All of the pessimism and negativity held the stock down but those same extremely-low expectations will send it rocketing higher in two-and-a-half weeks.

      chartness2003
      ====================================

      " There are limits to all things and we saw the lows on June 23 with a perfect storm of negative events. That's as bad as it gets."

      " There are limits to all things and we saw the lows on June 23 with a perfect storm of negative events. That's as bad as it gets."

      Anyone want to guess what the PFE stock price was on Jun 23, 2006?

      Maybe chartnuts can tell everyone...

    • What does where it actually closed have to do with what you said it would do?

      You said it would never, ever trade under $30 again after Feb 2005, revised down from your original assertion that it would zoom at least to $35 that year. Then in June 2005, you claimed that you weren't cashing out because someone on this board (not your "home board" at the time) had said it would keep going into the $30s before fear about Lipitor loss kicked in. Your betters told you you were nuts not to get out, having been down 50-70% since you deployed the full panoply of your maniacal, insane superior divestment methods in Nov 2004. As usual, we were right.

    • Here is an excerpt from your post:


      This month, that had an article about where geezers should invest. Many good ideas. Not a single one made any suggestion to selling naked puts. I wonder why?

      Where does the moron get the idea any retiree should be doing such a thing? Most retired investor types are not looking for get rich schemes. They didn't acquire wealth that way so why do it now? Those that don't have much should stay away from stocks or anything connected to stock investments.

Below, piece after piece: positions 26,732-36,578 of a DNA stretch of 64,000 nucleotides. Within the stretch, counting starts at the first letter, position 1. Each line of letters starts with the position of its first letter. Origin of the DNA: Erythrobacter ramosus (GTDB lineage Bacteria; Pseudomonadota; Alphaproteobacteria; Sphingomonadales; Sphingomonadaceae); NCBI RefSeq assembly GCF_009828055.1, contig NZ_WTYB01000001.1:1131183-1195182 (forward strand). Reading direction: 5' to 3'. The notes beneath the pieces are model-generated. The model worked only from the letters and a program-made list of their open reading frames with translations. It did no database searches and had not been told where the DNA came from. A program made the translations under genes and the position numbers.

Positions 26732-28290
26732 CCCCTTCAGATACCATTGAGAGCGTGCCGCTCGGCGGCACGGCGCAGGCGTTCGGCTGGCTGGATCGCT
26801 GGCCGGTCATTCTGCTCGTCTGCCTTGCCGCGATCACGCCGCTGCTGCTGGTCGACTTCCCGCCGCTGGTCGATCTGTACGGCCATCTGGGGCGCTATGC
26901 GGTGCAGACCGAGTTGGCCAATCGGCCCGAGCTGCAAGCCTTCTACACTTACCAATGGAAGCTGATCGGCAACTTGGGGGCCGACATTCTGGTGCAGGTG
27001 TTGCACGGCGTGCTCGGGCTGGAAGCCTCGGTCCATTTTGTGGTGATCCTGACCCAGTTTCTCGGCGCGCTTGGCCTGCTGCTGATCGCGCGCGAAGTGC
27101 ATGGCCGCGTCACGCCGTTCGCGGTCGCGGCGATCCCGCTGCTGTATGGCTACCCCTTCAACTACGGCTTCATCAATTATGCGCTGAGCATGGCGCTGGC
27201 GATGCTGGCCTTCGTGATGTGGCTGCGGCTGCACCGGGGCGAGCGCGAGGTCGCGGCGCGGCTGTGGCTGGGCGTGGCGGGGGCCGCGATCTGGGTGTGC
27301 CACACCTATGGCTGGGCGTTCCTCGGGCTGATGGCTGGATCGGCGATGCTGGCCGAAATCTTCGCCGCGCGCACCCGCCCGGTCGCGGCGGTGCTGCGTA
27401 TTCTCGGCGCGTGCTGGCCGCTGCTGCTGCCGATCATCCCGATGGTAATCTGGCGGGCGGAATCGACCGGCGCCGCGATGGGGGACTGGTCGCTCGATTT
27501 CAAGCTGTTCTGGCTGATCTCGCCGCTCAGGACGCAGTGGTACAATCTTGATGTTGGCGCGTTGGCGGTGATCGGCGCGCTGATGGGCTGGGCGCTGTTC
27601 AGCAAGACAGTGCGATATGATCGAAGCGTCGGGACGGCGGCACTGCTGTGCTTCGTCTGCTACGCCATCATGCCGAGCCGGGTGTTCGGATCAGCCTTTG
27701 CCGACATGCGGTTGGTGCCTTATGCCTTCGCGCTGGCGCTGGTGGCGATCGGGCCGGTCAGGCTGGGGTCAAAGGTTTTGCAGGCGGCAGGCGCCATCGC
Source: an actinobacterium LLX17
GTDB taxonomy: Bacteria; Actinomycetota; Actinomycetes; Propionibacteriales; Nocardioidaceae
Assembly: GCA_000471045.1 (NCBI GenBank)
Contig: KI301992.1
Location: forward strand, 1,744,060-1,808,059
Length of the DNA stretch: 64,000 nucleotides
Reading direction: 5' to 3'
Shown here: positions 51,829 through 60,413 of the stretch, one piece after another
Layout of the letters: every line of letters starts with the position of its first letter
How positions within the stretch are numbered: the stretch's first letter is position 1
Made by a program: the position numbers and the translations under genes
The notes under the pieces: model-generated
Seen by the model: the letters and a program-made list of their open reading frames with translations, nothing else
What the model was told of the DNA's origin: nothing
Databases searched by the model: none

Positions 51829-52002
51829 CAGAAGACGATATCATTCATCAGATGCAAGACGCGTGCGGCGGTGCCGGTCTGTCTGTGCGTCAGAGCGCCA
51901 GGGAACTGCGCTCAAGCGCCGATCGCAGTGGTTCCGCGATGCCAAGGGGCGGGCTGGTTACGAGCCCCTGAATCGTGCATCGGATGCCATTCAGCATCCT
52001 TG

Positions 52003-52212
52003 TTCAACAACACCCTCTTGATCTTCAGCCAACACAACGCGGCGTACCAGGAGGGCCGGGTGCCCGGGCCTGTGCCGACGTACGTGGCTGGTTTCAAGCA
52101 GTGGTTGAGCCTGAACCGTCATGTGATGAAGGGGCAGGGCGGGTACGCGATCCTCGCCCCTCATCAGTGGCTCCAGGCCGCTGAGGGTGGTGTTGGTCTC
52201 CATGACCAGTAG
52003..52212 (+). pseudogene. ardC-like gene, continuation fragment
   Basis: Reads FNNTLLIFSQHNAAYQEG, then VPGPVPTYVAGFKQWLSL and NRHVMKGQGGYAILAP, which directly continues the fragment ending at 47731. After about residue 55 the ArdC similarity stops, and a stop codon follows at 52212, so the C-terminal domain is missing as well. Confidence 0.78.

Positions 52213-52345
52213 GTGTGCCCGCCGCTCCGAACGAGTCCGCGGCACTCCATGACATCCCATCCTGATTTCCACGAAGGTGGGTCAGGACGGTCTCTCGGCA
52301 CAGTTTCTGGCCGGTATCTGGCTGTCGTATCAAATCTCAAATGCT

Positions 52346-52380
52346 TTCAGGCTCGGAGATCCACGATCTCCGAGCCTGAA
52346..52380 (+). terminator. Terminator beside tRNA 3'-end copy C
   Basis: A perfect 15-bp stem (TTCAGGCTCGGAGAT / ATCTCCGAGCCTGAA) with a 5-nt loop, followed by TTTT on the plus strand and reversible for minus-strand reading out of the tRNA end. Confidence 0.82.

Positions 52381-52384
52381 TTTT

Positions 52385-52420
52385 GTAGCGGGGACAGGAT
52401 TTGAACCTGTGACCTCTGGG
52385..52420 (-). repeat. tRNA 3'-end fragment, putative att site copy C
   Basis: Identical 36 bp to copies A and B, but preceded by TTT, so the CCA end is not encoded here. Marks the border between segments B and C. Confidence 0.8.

1) If you had just asked me, I would have told you where to invest and you wouldn't have had to waste money on a magazine. WHERE you should invest of course is at my brokerage and WHAT you should invest in are:

      a) Mainly in superior-method options plays in Pfizer

      b) A diversified portfolio of deep-out-of-the-money naked put writes.


      2) where did I say anything about getting rich quickly selling naked puts? So far this year, I have earned $19,880 on naked puts. That's hardly getting rich quick. Nor am I saying that all retirees should be in them.

      But I am saying that retirees in stocks like PFE, INTC, F, MO, KFT, MRK, MSFT, etc. should sell those stocks and instead invest an equal dollar amount in deep-out-of-the-money naked puts for those equities.

      Anyone with an investment in such stocks can easily afford to be in the deep-in-the-money naked puts INSTEAD as there is LESS risk of losing with the puts.

    • Well, you are not alone on that list of honor.

      I continue, even though I am long retired, to fund our investment accounts with 12% of our regular income. I think at age 70 I am fairly safe. I never have more in equities than I can afford to lose without affecting the way we live.

      At my age, I am going for safety more than any other thing. I am still a bit heavy in equities, about 60% and trying to reduce that to about 40%